Heidi Hartmann is a feminist economist who is founder and president of the Washington-based Institute for Women's Policy Research (IWPR), a research organization created to conduct women-centered, public policy research. She is an expert on the intersection of women, economics and public policy. Dr. Hartmann is also a Research Professor at George Washington University and the editor of the Journal of Women, Politics & Policy.
On August 14, 1945, Hartmann was born to Henry Hartmann and Hedwig (Bercher) Hartmann in Elizabeth, New Jersey. She attended Swarthmore College, where she received a B.A. in economics with honors in 1967. During that same year, she married Frank Blair Cochran, birthed Jessica Lee Cochran then divorced a year later. Hartmann then attended Yale University, where she received a M. Phil. in economics in 1972 and a Ph.D in the subject in 1974. In 1979, she married John Varick Wells and had two daughters—Katherine Lina Hartman Wells and Laura Cameron Hartmann Wells.
Hartmann began her career in 1969 as a computer programmer and researcher for the city planning department of New Haven, Connecticut, from 1969 until 1972. After, she became an acting instructor at Yale University for one year. She moved to New York City, where from 1974 to 1976 she was a visiting assistant professor of economics at the New School for Social Research. Hartmann then took her talents to Washington, D.C., where she worked for two years as a senior research economist at the Office of Research of the U.S. Commission on Civil Rights and then for eight years as a staff member of the National Academy of Science/National Research Council. Here she worked on many reports listed in the 'Publications' section below. Hartmann held an American Statistical Association fellowship at the Census Bureau up until 1987, when she founded the Institute for Women's Policy and Research. She is also the editor of the Journal of Women, Politics & Policy.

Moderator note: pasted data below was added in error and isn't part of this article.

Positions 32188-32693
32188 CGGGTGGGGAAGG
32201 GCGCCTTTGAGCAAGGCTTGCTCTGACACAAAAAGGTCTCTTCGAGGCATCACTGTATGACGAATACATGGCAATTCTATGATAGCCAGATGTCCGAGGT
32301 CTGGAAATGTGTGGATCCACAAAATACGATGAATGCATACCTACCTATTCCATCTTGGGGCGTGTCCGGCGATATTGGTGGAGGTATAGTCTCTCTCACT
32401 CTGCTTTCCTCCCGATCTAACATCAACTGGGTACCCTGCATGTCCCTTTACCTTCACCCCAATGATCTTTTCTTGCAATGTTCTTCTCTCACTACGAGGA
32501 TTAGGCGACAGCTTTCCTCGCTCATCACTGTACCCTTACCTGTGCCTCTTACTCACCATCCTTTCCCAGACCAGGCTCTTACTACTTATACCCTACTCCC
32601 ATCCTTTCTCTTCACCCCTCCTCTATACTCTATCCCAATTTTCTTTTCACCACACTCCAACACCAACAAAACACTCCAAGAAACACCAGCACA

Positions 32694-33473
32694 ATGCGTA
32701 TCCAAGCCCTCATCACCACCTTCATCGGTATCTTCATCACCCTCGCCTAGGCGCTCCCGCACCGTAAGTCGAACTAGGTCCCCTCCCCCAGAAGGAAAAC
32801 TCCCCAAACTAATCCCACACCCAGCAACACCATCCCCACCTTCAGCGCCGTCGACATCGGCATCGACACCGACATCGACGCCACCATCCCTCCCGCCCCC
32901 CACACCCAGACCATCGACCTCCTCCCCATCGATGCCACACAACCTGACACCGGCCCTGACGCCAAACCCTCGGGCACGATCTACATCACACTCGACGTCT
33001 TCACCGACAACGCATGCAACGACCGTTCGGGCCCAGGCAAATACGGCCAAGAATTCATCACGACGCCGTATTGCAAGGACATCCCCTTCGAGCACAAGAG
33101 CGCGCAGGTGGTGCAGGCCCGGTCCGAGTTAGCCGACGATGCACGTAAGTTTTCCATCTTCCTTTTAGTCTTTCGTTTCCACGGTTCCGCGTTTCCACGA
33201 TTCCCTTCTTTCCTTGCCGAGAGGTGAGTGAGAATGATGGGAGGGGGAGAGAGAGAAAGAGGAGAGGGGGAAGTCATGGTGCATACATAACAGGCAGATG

Before finding IWPR, Hartmann did many things. She began her career in 1969 as a computer programmer and researcher for the city planning department of New Haven, Connecticut, from 1969 until 1972. After, she became an acting instructor at Yale University for one year. She moved to New York City, where from 1974 to 1976 she was a visiting assistant professor of economics at the New School for Social Research. Hartmann then took her talents to Washington, D.C., where she worked for two years as a senior research economist at the Office of Research of the U.S. Commission on Civil Rights and then for eight years as a staff member of the National Academy of Science/National Research Council. Here she worked on many reports listed in the 'Publications' section below. Hartmann held an American Statistical Association fellowship at the Census Bureau up until 1987, when she founded the Institute for Women's Policy and Research (IWPR).
Women's contribution to the economy
Hartmann believes women's part in the economy is split in two halves: work for pay and family care. Women are increasingly getting out of the home and into the marketplace but at the same time are still taking on most of the workload at home. In order to achieve equality for women, Hartmann argues that society needs to improve opportunities in the labor market and also make the ability of women and men to make work and home care more manageable.
Hartmann argues women's employment progress has significantly increased over the past five decades. Women have entered occupations, that have historically been closed off to them and are able to contribute to their family income and the economy more than ever before. According to a 2014 report by Women's Policy Research, growth for women's occupations over the past seven years was strongest in professional and business services (42,000 jobs were gained by women). Despite all this, Hartmann still thinks that women's employment has a long way to go—see Social Security and Wage Gap/Discrimination.